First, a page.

Blooming dogwoods, booming drum, and a “boon” to Jersey anglers looking to compete this season.
As the International Game Fish Association (IGFA) described it, Gerald Townsend launched his 12-foot boat on Delaware Bay on September 15, 1975 towards Cape Henlopen State Park in Delaware for a relaxing afternoon of fishing with his wife. Using 25-pound Trilene mono and cut mullet on a single-hook bottom rig, Townsend’s first fish took the bait and hit like a freight train, peeling off just about every piece of line from his trusty old conventional.
“Having good equipment paid off using my trusty PENN Squidder 140 and Hatteras Heaver surf rod,” Townsend said later following a 30-minute battle with his mystery fish, ultimately beaching a monster 113-pound, 1-ounce, IGFA world record black drum.
There were actually quite a few monster drum weighed in during a two-year stretch in the 1970s. Prior to Townsend taking the IGFA all-tackle world record that September day at the tip of Cape Henlopen, G. Hopkins had his 111-pounder in the IGFA record books for a little over a year, a fish landed off Cape Charles, VA in May of 1974; that was a record he shared with Bettie Drummond Hall who also had one of 111 pounds in that same port in May the prior year.
What’s strange of course is that the world record was bycatch; an accidental hook-up in the fall, months after the local fleet had stopped targeting the big boomers of spring.
“For many anglers, drum fish are an exciting fish to target or catch incidentally,” noted Joshua Freeman with the New Jersey Division of Fish and Wildlife (DFW) Bureau of Marine Fisheries. “Drum fish are likely to be caught by anyone who is bottom fishing either by boat or land with a high low or sweeper rig since most of the drum species are actively seeking out prey on or near the bottom.”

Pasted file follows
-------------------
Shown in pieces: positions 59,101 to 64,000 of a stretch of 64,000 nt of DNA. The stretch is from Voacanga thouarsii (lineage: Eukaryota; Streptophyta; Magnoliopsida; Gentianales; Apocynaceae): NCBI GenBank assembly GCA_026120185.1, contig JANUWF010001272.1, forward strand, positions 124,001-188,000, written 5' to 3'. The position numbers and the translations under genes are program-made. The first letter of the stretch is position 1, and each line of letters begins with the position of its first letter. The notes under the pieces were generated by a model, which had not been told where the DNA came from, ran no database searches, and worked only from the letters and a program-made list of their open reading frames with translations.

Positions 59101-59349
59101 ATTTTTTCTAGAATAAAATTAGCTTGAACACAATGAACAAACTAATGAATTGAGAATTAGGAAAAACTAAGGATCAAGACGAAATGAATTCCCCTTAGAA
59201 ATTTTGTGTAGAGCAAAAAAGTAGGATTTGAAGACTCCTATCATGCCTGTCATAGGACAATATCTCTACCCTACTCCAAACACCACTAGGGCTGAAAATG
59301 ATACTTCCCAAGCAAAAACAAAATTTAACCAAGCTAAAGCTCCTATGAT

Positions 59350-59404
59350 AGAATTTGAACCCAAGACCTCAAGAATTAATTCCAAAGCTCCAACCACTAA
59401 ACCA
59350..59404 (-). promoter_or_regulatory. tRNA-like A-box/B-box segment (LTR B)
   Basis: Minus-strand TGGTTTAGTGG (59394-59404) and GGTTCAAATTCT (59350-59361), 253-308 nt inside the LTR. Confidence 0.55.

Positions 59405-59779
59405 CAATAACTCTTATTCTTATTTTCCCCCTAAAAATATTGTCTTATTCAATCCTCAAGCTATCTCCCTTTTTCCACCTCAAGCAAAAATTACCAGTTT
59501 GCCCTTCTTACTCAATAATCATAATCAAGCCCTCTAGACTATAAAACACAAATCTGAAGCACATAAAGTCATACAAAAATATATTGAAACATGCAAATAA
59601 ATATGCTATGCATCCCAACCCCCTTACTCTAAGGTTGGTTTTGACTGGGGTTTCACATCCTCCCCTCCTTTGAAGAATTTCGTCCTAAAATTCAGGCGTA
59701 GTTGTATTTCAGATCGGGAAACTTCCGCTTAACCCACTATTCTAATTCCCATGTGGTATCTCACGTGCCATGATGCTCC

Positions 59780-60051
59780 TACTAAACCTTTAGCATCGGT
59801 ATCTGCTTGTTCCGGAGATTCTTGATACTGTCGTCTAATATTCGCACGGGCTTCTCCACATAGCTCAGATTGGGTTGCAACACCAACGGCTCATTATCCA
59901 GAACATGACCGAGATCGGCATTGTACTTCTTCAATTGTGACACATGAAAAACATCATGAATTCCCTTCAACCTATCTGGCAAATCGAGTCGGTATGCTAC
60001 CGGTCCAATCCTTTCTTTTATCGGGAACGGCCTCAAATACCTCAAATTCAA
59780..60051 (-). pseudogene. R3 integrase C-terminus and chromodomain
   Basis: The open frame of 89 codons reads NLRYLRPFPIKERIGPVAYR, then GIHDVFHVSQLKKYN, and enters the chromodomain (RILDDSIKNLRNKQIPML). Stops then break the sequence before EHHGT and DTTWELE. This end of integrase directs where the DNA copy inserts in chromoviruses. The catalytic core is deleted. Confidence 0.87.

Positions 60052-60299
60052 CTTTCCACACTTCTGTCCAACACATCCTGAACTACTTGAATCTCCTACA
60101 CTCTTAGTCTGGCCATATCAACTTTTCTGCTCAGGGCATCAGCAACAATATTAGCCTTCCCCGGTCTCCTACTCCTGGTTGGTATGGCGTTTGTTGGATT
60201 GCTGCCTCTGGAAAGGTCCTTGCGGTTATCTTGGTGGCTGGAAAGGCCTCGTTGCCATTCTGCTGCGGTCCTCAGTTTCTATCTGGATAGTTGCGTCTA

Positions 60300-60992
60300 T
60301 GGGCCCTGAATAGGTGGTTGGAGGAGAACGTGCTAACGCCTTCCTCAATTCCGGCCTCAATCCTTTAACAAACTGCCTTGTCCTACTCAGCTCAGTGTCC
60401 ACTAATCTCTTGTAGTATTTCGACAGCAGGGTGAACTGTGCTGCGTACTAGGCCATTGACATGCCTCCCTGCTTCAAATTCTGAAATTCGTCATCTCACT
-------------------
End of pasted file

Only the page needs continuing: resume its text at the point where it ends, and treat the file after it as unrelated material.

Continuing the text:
As Dogwoods Bloom
The black drum is a traditional staple for the Delaware Bay fleet. My own family photos show my uncle Thomas Westphal, arms folded and a scowl on his face – standing beside five of his buddies with a good-sized drum after a trip out of Fortescue sometime back in the 1930s. I can only assume from his glum demeanor that ol’ Uncle Tom was not the pool-winner that evening. Can’t say the same thing for Nick Henry some 70 years later, after he hit the New Jersey state record on May 28, 2008, a 109-pounder boated at Tussy’s Slough while fishing aboard The Bodacious out of Port Norris with Capt. Tim Smith. I’m sure there were plenty of high fives to go around that night.
May and June are the best times for black drum on Delaware Bay; always has been, despite the world record. A relative of the Atlantic croaker, spot, perch, and weakfish, the black drum come in to spawn from April to early June as water temps reach 57 to 68 degrees according to the New Jersey Division of Fish and Wildlife (DFW). While the biggest specimens are found most often in Delaware Bay, good-sized boomers have been registered over the years along the beaches from Cape May to Monmouth County, up inside Great Bay near Tuckerton, and back inside Raritan Bay as well. After the spawn, the fish disperse throughout the region before migrating south again in the late fall; where the big fish go for the summer is mostly a mystery.